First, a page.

|If you are under Full Retirement Age: $1 of benefits is withheld for every $2 earned above the $17,040 per year limit.|
|The year you reach Full Retirement Age: $1 of benefits is withheld for every $3 earned above the $45,460 per year limit for the months prior to the month of your birthday.|
|The month you reach Full Retirement Age and beyond: Reduction no longer applies.|
Only your wages are considered. Spouse’s wages are not considered. Source: Fact Sheet Social Security.
Another consideration to working while receiving early Social Security benefits includes the fact that the income may be taxable, based on a formula.
The formula combines adjusted gross income plus nontaxable interest plus one-half of total Social Security benefit. If the combined income exceeds the “base amount” as defined by the Social Security Administration, then the Social Security benefits are taxable.
|•||For a single income tax filer or head of household, the base amount is $25,000. If combined income, using the above stated formula, is between $25,000 and $34,000, up to 50% of the benefit is taxable. Above $34,000, up to 85% of the benefit is taxable.|
|•||For a married person filing jointly, the base amount is $32,000. If the combined income of the individual and their spouse, again using the formula above, is between $32,000 and $44,000, up to 50% of the benefit is taxable. Above $44,000, up to 85% of the benefit is taxable.|
The Combined Income limits have not been indexed for inflation and are not scheduled to be indexed.
The longevity factor
Life expectancy considerations play a major role in Social Security. Today, people are living longer, healthier lives, which in turn means they are collecting Social Security benefits for much longer than the program originally intended. Over the last two decades, the life expectancy of Americans has risen dramatically.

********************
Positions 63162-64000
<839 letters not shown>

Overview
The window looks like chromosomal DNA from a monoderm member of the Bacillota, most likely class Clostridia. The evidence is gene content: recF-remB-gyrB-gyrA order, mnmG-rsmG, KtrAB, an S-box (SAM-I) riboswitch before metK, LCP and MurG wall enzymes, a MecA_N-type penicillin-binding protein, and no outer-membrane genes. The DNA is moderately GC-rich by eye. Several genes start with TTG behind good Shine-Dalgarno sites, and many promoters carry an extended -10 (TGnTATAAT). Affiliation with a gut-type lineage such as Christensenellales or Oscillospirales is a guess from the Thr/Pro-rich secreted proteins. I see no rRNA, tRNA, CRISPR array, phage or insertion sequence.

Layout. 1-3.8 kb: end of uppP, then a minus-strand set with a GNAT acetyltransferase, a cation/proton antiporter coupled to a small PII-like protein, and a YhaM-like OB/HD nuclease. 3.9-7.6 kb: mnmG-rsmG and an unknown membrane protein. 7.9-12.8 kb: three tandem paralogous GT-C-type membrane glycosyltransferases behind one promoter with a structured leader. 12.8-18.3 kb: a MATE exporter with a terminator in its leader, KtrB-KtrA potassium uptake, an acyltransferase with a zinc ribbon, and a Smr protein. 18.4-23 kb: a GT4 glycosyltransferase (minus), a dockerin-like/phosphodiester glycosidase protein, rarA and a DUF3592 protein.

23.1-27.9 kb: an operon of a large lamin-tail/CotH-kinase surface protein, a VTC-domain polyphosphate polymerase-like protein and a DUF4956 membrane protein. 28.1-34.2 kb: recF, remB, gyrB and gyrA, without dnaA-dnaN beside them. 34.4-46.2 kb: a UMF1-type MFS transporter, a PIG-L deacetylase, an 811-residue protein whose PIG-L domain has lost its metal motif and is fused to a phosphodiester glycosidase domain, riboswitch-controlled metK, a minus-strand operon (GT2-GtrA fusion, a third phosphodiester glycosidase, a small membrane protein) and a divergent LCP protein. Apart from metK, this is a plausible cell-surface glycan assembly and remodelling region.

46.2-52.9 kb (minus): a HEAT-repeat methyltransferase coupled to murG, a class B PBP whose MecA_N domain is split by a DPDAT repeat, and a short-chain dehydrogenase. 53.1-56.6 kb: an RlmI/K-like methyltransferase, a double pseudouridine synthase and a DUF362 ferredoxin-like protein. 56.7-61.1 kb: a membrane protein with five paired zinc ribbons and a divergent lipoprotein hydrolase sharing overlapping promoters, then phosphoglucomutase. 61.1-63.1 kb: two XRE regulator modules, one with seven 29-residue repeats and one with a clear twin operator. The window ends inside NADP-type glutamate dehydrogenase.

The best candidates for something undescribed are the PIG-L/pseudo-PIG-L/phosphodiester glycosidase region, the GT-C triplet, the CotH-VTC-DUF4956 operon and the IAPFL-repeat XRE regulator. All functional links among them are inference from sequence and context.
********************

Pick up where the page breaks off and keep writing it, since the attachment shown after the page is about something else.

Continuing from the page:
|•||Today, 92% of healthy 65-year-old couples can expect that at least one member will live to age 85.1|
|•||More than three-quarters (79%) will have at least one member live to age 90.1|
|•||Over half (53%) will have one member live to age 95.1|
Understanding what is needed for income in retirement and the sources of that income can be confusing, but our Bank of America Merrill Lynch representatives can help employees identify their retirement income goals and a plan of action. In addition, the Education Center on Benefits OnLine® hosts a variety of articles, seminars, videos and interactive tools that can be helpful to employees as they prepare for retirement.
1 Social Security Administration, Monthly Statistical Snapshot, November 2017.
This discussion of Social Security is general in nature, is intended for informational purposes only, and is not all-encompassing. The circumstances surrounding each situation differ, and additional eligibility requirements or restrictions may apply.
Neither Merrill Lynch nor any of its affiliates or financial advisors provide legal, tax or accounting advice. You should consult your legal and/or tax advisors before making any financial decisions.